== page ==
"I guess I'm thinking back that if one had been aware, if I had been aware of how widespread this issue was, I might have had a very different reaction to it, I think," Botsford said. "But this is Monday morning quarterbacking. ... I just think that we have all learned a lot out of this process, frankly."

The five impoundment orders had the effect of delaying for several years any public notice about Burns and Mahan. In Matte's case, Botsford's order successfully kept Matte's molestation secret until a Globe report last month.

The order in Matte's case shielded from public view a case of rape, according to the complaint. Matte, who was assigned to St. Joseph's Church in Pepperell in the 1970s, canceled a youth group meeting at the rectory. But he intentionally did not tell the 13-year-old victim, who showed up alone. After raping the boy, Matte warned him that if he told anyone, he would go "straight to hell."

Matte, who is still listed as an active priest by the archdiocese, but "unassigned," is living in South Dennis. Burns and Mahan have both been defrocked.

Mahan, who still faces numerous other civil lawsuits alleging sexual abuse, was accused in the impounded case of molesting a 10-year-old boy while he was serving at St. Ann's in Dorchester during the 1970's.

In Matte's case, two other Superior Court judges, Vieri Volterra and Thayer Fremont-Smith, issued temporary impoundment orders before Botsford issued the final order. In the other four cases, the judges who issued the orders were Patrick King, Charles Barrett, John J. O'Brien, and J. Harold Flannery.

In all the cases, the judges faced joint impoundment motions - the church looking for secrecy and the lawyers for the victims looking to keep the identity of their clients out of public files.

Judges have wide discretion to approve or deny impoundment requests. But when opposing lawyers in a case are in agreement on whether records in question should be sealed, a judge is unlikely to take a different stance, legal experts said.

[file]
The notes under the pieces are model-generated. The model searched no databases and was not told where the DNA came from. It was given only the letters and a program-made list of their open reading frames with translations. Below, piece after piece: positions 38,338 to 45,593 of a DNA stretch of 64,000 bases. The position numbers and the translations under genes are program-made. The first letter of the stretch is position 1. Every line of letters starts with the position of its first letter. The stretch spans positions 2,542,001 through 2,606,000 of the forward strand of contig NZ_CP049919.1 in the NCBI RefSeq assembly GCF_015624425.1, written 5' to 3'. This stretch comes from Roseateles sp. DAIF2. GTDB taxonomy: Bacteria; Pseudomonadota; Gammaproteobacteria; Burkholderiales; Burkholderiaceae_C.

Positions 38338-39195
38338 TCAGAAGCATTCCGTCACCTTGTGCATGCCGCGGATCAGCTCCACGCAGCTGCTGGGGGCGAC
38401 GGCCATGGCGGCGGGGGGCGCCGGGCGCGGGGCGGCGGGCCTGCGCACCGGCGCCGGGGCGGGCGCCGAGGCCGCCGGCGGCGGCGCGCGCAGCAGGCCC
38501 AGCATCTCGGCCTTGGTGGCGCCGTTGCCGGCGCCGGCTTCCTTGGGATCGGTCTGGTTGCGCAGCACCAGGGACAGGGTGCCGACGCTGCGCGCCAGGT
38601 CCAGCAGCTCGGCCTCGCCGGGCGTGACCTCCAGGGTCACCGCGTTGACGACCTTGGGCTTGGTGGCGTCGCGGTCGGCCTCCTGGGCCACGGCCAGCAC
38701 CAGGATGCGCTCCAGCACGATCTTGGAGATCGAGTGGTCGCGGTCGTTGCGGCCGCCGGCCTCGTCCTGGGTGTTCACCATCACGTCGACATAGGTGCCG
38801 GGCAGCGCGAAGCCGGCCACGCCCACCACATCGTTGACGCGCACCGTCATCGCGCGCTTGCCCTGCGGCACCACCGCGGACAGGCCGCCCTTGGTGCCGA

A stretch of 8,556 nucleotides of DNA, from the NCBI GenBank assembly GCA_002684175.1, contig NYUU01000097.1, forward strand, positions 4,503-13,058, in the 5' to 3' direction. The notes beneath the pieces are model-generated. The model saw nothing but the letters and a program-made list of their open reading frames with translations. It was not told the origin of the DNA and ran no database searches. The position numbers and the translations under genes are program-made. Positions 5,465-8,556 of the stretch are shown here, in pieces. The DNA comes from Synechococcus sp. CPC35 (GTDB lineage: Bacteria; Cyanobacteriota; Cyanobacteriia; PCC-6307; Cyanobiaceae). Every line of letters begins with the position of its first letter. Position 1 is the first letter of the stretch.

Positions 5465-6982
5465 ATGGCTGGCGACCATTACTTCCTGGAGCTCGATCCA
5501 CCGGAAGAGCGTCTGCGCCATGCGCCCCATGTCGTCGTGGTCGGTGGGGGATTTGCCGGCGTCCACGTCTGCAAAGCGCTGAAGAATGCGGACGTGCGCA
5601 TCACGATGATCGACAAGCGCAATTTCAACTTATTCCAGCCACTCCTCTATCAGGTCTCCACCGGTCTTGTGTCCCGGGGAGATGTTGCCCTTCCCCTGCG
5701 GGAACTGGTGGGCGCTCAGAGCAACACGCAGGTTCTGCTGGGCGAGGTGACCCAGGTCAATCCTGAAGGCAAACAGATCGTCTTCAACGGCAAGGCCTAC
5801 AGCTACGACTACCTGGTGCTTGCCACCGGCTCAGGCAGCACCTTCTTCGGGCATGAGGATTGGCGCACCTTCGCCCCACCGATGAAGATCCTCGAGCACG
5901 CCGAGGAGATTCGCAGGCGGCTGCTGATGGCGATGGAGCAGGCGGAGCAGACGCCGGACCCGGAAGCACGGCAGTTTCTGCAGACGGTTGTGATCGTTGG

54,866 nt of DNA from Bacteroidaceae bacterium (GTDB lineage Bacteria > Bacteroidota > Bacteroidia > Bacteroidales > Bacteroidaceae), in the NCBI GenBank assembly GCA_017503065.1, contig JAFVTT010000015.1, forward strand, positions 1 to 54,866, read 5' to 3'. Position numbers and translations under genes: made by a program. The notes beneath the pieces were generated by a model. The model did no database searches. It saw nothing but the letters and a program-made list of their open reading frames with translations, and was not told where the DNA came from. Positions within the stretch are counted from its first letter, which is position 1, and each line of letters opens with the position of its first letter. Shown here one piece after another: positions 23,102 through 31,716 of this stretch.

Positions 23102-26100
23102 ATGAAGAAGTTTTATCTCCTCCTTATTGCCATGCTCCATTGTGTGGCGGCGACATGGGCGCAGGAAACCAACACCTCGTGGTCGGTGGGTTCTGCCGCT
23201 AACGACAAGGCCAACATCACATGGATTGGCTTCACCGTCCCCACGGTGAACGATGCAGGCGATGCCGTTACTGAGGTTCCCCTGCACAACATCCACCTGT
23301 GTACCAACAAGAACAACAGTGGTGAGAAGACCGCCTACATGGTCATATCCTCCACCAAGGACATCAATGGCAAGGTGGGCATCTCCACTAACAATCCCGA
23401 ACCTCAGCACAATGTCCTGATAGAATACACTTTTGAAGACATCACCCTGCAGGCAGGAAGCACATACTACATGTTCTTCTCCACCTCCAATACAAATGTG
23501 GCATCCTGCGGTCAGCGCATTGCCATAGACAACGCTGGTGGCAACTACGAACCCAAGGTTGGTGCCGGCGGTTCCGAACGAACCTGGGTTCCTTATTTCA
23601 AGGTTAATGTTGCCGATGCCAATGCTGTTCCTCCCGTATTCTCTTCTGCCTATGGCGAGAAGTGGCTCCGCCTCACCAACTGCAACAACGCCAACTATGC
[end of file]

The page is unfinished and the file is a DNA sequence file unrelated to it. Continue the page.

"Judges generally function as relatively passive arbiters of disputes," said Elizabeth Bartholet, a professor at Harvard Law School, "so when there's not a dispute you just can't count on a judge doing much."

Like others, Bartholet also suggested that the church is an outsized player in any courtroom. "There's a risk that judges are going to be more sensitive to the interest of extremely powerful players," said Bartholet.

The records that were unsealed yesterday offer extensive details about the abuse itself, as well as arguments that the church's lawyers and attorneys representing the victims made in the secret impoundment hearings.

In the Matte case, for example, attorneys for both sides - Rogers for the church and the victim's attorney, Rikki J. Klieman - signed a motion supporting an impoundment order, saying they wanted to "avoid the possibility of publicity in the news media ... in order to create optimal opportunity for a successful resolution of this matter."

In one of the three cases involving Burns, according to hearing transcripts, the archdiocese paid his victim $375,000. Hardoon, who represented all three of Burns's victims, declined to say how much the other victims received.

According to the transcript of one hearing, Rogers urged the judge to seal the records, because "to permit this case to get into the public domain would seriously undermine the ability" of two priests who supervised Burns "to continue to function as priests."

Hardoon, who came to prominence as the lead prosecutor in the highly publicized Fells Acres Day Care sex abuse case, made his own plea to seal the files to protect his client's privacy. But then he added some support for Rogers. Burns, Hardoon said, "is no longer functioning as a priest" and "he is not a risk, at the present time, as we understand it, to any other children in the community."

Three years later, Burns was arrested after luring two boys to his Salem, N.H., apartment and molesting them.

Hardoon, in an interview yesterday, said "that was a statement about his being a risk that I obviously would not make today." Then he added: "That is probably not a statement I should have made even then."

This story ran on page A1 of the Boston Globe on 2/16/2002.